Having a car comes with inherent risks. After all, accidents happen. But of all the ways your car could suffer physical harm, don’t forget vandalism—intentional damage done to your car by a person or group.

If your car was keyed or spray-painted, would your insurance cover it?

Most states require that you take out auto insurance to secure your registration and get a license plate. If you only have minimum insurance, chances are that your auto insurance policy does not cover vandalism. However, it’s within your power to take out comprehensive coverage that can cover vandalism and other kinds of damage.

In this short guide, we’ll cover the basics of car insurance for vandalism and the best way to protect your vehicle from the unexpected.

Car Vandalism and the Limits of Basic Coverage

Car vandalism describes a wide range of purposeful damage to your car. Types of vandalism can include:

  • Egging the car’s exterior

  • Slashing tires

  • Kicking in headlights

  • Shattering the windshield

  • Lighting the car on fire

Damage from vandalism can range from easily reversed cosmetic issues to irreversible damage.

Vandalism can be motivated by a personal grudge or vendetta (i.e., an angry ex-spouse or unhappy customer). It can happen on Halloween or the preceding evening’s “Mischief Night” if it’s celebrated in your area. It can also happen for no reason at all.

So, does car insurance cover vandalism? The short answer is it depends. While vandalism is a real risk, most states’ basic insurance coverage does not include protection against vandalism.

Standard minimum car insurance is designed to make sure that all people are adequately covered for physical injury due to an accident. While requirements vary by state, they often include:

  • Bodily injury liability coverage – Bodily injury coverage pays for the medical costs of the other parties that you injured in an accident.

  • Personal injury protection – Also called PIP, this kind of coverage pays for your medical bills incurred after a car accident when you’re at fault or when the accident is with an uninsured motorist.

  • Uninsured and underinsured motorist coverage – This coverage pays for your medical costs and any repairs to your car when the accident is with a driver who is uninsured or underinsured.

  • Property damage liability – If you’re at fault in an accident, property damage coverage can also cover the other driver’s vehicle repair or replacement.

As you read through this list, you’ll likely notice some glaring omissions. If you’re at fault in an accident, there is no coverage for damage to your vehicle. Likewise, if your vehicle is subject to harm from a source other than an accident with another driver—be it vandalism damage, hail, or an unfortunate encounter with a mailbox—there’s no protection at all. Learn more on does car insurance cover hail damage.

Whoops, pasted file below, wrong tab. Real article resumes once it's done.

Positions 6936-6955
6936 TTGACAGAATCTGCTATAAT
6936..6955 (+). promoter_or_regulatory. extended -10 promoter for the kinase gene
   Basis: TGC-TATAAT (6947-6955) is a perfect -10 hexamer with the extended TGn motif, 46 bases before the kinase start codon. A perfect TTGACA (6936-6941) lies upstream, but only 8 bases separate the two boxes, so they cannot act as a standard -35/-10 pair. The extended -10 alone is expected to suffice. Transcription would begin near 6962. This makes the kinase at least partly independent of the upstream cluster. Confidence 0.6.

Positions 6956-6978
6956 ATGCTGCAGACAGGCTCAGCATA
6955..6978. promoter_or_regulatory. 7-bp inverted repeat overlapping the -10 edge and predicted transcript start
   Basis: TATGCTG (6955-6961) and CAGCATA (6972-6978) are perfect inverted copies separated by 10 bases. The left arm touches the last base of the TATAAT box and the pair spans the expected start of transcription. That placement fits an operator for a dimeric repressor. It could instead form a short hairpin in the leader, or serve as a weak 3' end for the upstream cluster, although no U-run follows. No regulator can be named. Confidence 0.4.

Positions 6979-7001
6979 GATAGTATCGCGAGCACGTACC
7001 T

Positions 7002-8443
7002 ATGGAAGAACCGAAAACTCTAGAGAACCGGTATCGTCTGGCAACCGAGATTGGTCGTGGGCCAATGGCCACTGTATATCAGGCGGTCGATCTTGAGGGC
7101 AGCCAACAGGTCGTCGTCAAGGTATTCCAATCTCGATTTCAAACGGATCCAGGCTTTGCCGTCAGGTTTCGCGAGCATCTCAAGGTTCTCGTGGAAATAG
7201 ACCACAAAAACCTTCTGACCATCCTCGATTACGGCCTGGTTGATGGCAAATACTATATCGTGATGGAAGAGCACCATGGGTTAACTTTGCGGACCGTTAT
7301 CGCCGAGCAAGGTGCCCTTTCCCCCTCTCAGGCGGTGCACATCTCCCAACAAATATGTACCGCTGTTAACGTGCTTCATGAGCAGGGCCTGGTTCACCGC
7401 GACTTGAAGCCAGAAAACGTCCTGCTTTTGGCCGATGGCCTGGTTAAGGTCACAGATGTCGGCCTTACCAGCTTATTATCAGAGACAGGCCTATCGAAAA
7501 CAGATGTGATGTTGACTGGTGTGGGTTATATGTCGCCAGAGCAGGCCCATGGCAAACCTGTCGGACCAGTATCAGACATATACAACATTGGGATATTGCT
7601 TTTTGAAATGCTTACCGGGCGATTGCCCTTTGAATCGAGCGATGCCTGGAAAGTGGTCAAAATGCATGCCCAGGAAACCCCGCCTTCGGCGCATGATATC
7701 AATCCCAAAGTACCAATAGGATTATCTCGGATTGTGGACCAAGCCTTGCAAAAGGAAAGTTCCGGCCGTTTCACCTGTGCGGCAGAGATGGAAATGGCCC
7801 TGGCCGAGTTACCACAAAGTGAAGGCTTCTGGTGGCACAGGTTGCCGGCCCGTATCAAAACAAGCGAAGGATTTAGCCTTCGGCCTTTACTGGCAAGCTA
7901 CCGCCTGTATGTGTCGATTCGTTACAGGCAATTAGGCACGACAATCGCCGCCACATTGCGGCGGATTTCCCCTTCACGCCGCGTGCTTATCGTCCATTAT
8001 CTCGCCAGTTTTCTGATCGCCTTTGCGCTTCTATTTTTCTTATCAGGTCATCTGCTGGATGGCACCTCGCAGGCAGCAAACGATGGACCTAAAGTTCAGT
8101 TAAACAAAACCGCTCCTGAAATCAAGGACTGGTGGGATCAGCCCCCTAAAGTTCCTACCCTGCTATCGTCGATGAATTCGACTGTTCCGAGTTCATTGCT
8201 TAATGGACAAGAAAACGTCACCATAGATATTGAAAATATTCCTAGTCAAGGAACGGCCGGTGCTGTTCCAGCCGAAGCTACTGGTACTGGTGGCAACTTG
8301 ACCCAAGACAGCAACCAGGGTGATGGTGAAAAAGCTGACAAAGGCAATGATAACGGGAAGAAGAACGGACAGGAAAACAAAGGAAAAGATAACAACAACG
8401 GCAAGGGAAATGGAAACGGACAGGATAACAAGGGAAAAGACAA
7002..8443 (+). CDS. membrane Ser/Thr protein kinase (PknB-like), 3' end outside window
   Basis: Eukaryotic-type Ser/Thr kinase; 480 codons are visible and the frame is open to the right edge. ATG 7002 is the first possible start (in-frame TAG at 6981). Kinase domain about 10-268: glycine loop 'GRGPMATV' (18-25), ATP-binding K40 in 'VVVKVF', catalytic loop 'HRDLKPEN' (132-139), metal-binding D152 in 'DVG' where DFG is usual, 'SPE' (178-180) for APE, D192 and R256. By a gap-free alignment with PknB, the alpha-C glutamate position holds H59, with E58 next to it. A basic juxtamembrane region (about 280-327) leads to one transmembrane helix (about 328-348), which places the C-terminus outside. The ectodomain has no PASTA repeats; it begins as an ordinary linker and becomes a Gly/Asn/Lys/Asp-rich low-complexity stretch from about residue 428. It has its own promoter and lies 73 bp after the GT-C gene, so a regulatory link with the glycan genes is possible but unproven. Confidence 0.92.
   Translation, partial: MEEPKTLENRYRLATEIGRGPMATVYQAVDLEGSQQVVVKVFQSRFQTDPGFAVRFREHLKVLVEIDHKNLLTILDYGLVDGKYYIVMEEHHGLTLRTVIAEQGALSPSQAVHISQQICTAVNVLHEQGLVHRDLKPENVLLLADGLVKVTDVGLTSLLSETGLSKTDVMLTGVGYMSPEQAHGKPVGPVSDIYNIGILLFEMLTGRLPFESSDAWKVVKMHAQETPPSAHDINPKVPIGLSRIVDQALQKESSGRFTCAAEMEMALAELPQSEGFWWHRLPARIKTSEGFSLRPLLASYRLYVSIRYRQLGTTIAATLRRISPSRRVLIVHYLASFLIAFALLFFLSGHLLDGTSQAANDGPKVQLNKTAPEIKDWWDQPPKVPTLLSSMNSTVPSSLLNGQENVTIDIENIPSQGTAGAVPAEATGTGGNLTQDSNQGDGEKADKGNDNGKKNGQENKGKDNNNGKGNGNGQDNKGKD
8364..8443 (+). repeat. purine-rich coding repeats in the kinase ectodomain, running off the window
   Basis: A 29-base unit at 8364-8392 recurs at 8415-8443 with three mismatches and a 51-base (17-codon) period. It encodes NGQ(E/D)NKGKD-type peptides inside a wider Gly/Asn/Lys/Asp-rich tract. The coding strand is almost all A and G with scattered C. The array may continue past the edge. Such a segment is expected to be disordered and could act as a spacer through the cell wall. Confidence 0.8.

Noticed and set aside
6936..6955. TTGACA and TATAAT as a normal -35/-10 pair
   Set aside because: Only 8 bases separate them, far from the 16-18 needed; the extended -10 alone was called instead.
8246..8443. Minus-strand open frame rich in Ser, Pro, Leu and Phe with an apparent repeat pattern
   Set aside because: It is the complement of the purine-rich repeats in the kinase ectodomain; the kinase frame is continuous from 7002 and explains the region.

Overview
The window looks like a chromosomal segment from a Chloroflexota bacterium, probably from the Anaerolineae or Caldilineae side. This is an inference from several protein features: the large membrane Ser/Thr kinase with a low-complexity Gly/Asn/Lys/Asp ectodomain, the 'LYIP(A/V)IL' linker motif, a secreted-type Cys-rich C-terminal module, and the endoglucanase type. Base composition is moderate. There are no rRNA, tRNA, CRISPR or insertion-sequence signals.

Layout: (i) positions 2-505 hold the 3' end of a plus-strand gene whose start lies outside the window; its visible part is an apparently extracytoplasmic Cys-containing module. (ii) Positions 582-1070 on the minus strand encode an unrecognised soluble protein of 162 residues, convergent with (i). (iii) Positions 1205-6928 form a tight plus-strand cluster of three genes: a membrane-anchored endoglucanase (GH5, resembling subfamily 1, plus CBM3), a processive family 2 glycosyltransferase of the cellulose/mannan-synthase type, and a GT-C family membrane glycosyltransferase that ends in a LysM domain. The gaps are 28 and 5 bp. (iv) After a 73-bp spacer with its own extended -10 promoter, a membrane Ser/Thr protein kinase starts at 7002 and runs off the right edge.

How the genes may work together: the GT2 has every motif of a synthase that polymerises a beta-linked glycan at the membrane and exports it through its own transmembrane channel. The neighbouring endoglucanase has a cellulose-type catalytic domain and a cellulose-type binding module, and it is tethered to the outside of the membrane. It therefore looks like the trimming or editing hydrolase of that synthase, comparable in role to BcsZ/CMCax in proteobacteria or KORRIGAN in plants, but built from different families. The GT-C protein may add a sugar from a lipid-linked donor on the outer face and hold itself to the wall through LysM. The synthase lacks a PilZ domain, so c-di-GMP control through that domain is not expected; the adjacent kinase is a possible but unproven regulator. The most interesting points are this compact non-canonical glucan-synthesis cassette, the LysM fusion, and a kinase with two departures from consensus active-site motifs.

So, how can you prepare for vandalism? Let us explain.

How To Protect Your Car With Comprehensive Insurance Coverage

If you want to protect your car from occurrences that are out of your control, you will need comprehensive insurance coverage.

Comprehensive car insurance covers:

  • Car theft

  • Animal collision (hitting a deer, etc.)

  • Damage related to the weather (wind, tornado, hail)

  • Falling objects (tree branches, etc.)

  • Car vandalism

Adding comprehensive to your auto insurance policy comes at an additional cost, which will vary based on factors like your state, age, driving record, and accident history. Your car’s make and model also play a role.

Should your car get vandalized or be otherwise damaged due to natural disasters or theft, comprehensive coverage can cover your costs. But in the best-case scenario, your car remains undamaged, and you simply pay a little extra each month for peace of mind.

What Doesn’t Comprehensive Car Insurance Cover?

While comprehensive coverage can help out in a wide range of circumstances, it’s not a catch-all for potential auto issues.

Comprehensive insurance doesn’t cover:

  • Vehicle damage from a collision – You may also want to consider collision coverage, which pays for repairs or vehicle replacement when your car is in an accident with another vehicle or when your car hits an immobile object like a tree or a telephone pole.

  • Stolen property inside your car – If personal property is stolen from inside of your car, it isn’t covered either. Your homeowners’ insurance or renters’ insurance policy usually covers property stolen from your home and inside your car.

Concerned About Vandalism? Visit Online Auto Insurance.

To minimize the chances of vandalism, it’s advised that you pick a parking spot in an area of a parking lot or garage that is well-lit and close to stores. If you must park your car in a large parking lot, make sure it has video surveillance equipment monitoring the area.

But the reality is that vandalism can happen to anyone.

That’s why comprehensive coverage is such an important part of your auto insurance.

If you want to add coverage while maintaining an affordable rate, visit Online Auto Insurance. Use our quick ZIP code search tool to shop for affordable coverage that’s right for you.

Sources:

Car and Driver. What Are The Different Types of Car Insurance? https://www.caranddriver.com/car-insurance/a36367346/types-of-car-insurance/

National Safety Council. Parking Lot Injuries Often Result of Distraction. https://www.nsc.org/road-safety/safety-topics/distracted-driving/parking-lot-safety

Car and Driver. Does Car Insurance Cover Theft of Personal Items? Everything You Need to Know. \ https://www.caranddriver.com/car-insurance/a36212493/does-car-insurance-cover-theft-of-personal-items/